After all, the Drew Library seems uniquely able to aid such discussions. It is home to an internationally known collection on political art - the Chesler Collection of Cartoon Art and Graphic Satire (3), over 4,000 volumes strong. And we are home to a derisive cartoon for which we will certainly become well known in the near future. It was discovered among the Gibbons Papers, dating to around 1802, and lewdly portrays Thomas Jefferson's slave mistress, Sally, and their alleged son, Tom. (4) 

Historically, libraries have taken pride in granting political asylum to all manner of controversial material, but we have been less imaginative in drumming up business for the use of these special collections. Increasingly, our Web sites are offering visual tours of some of these special collections and archives, augmenting the exhibits that are part of the outreach of any thoughtful library. Can we be bolder? Perhaps it is time for the Drew Library to propose special inter-disciplinary courses that would regularly invite students to delve into these unique resources. Would not a course on graphic political satire be timely and a worthy test case? An exhibit in the lobby of the Library documenting the progress of the course, a joint project of the students and faculty in the class, could be the focal point for campus comment and debate. Opportunities like these would surely arrest the attention of students and generate discussion beyond the classroom.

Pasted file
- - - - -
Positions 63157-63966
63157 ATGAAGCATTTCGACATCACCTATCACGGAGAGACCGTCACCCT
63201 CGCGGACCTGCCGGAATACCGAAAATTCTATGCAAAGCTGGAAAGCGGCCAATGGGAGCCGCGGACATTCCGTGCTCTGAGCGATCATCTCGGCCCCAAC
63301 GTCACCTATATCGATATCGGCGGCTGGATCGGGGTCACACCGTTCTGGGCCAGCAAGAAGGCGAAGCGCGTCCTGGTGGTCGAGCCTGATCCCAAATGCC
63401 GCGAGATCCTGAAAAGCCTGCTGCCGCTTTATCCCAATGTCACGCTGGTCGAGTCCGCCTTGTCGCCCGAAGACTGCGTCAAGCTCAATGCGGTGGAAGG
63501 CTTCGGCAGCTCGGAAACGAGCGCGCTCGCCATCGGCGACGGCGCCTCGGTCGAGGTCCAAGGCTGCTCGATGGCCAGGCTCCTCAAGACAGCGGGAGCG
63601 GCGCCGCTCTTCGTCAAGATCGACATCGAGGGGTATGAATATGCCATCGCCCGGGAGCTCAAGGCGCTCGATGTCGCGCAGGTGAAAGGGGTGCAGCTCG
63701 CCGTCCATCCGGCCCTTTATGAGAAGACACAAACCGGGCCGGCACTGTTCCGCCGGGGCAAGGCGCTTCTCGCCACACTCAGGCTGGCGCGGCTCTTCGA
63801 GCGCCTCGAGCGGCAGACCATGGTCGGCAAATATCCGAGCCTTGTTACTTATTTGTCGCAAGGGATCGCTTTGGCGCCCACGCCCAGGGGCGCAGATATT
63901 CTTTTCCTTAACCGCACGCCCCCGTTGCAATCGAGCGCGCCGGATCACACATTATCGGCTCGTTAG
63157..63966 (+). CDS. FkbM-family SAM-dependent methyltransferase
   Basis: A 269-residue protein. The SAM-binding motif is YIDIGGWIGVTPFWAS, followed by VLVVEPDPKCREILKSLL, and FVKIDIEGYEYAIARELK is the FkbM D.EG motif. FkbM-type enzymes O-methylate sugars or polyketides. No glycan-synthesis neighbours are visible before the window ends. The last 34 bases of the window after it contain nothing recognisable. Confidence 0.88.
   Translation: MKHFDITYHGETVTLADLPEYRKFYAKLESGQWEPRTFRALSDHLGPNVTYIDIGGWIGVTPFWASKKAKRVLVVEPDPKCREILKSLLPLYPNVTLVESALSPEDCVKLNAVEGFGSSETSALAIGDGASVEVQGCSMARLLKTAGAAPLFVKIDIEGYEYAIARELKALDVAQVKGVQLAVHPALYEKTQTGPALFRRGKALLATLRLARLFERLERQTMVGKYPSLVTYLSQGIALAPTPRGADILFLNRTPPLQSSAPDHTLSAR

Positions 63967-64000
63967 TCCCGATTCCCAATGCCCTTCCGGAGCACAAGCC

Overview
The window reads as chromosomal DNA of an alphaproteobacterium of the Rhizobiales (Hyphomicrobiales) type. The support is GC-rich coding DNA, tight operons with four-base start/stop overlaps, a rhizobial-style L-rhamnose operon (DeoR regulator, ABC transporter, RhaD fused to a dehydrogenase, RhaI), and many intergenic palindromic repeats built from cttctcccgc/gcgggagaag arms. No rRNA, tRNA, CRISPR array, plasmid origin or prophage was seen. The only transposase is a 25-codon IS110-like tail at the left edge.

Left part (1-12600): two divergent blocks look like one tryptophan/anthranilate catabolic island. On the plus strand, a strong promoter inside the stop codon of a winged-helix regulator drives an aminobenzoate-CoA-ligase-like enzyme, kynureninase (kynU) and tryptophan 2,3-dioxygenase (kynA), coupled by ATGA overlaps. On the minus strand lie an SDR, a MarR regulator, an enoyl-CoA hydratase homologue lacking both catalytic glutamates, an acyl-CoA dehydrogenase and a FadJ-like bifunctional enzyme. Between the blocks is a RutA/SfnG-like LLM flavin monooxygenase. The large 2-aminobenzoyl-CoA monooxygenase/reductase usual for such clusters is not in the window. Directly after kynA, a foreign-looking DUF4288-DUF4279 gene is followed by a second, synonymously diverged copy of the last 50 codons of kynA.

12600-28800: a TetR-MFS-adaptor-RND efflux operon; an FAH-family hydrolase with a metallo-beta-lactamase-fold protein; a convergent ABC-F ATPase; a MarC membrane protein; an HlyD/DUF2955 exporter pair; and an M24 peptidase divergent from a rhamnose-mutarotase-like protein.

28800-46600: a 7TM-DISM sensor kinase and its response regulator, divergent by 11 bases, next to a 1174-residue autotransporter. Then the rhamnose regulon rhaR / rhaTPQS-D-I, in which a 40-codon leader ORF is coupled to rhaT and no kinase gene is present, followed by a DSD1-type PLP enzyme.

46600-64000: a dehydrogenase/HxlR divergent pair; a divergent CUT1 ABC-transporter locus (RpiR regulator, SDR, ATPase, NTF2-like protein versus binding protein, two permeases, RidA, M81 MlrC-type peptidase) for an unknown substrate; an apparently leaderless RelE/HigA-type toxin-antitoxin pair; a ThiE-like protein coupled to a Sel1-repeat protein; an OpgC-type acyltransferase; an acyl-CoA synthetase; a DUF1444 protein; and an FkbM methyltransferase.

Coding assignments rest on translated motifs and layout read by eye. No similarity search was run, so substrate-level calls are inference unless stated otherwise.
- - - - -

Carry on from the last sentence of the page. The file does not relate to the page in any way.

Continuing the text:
In so doing, the Library would be following the lead of Italian sculptor Donatello, who liberated the statue from the restricted niches of medieval architecture and revolutionized sculpture. (5) The Library would be liberating its special collections from the shadows of the stacks for the light of public study, discussion, and debate.

Andrew D. Scrimgeour 

  1. "We Must be Willing to Die for Ideas," USA Today (February 23, 1989), 9a. 
  2. Richard Bernstein, "After a Pause, Writers Stood up for Rushdie and Themselves," New York Times (February 26, 1989), 24.
  3. The collection is not yet fully processed.
  4. Gibbons Collection, Special Collections, Drew University Library. See also Jefferson Vindicated: Fallacies, Omissions, and Contradictions in the Hemings Genealogical Search by Cynthia H. Burton (2005), 98.
  5. Camilla Paglia, Break, Blow, Burn (Vintage Books, 2005), 4.

    High Impact Biology and Biochem Journals at Drew

By Cathy Ryan,Reference Librarian